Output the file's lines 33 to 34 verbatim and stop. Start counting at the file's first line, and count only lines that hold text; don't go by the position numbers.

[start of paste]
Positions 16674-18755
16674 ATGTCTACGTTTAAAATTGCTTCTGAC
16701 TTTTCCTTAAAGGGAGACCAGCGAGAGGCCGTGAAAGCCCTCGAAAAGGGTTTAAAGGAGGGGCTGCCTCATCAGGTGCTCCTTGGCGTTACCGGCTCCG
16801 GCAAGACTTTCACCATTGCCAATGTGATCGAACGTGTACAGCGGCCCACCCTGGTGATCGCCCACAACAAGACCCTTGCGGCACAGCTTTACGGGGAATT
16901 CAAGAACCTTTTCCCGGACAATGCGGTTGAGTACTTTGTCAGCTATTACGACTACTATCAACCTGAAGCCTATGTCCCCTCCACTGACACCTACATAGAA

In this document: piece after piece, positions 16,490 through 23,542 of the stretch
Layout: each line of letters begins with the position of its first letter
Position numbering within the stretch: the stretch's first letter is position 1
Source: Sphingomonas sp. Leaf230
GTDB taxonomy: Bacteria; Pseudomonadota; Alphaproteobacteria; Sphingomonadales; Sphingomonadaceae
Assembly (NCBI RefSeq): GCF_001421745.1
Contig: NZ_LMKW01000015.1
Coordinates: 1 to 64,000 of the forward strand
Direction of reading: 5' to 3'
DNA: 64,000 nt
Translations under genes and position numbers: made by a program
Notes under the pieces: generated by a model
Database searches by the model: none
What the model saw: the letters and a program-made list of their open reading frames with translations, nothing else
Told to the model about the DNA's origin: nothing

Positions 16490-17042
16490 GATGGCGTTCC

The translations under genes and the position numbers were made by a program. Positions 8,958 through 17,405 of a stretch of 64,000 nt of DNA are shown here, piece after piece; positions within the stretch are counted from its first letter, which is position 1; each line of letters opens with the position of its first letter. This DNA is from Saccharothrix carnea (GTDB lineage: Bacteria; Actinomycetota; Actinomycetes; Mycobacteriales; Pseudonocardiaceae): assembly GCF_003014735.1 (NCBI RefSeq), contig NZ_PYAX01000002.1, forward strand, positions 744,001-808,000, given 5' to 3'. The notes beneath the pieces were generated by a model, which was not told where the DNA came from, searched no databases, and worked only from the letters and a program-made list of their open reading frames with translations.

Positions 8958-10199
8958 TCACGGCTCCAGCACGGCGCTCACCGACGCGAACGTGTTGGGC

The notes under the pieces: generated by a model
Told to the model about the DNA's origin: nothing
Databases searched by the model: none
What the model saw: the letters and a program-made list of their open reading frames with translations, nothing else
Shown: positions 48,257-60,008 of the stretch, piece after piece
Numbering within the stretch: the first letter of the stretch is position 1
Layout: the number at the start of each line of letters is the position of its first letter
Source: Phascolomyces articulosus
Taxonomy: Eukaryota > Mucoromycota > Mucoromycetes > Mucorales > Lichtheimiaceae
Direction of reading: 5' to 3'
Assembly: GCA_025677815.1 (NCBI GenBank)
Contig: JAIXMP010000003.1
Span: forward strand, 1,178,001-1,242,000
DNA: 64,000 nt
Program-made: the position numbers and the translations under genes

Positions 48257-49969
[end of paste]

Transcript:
Source: Phascolomyces articulosus
Taxonomy: Eukaryota > Mucoromycota > Mucoromycetes > Mucorales > Lichtheimiaceae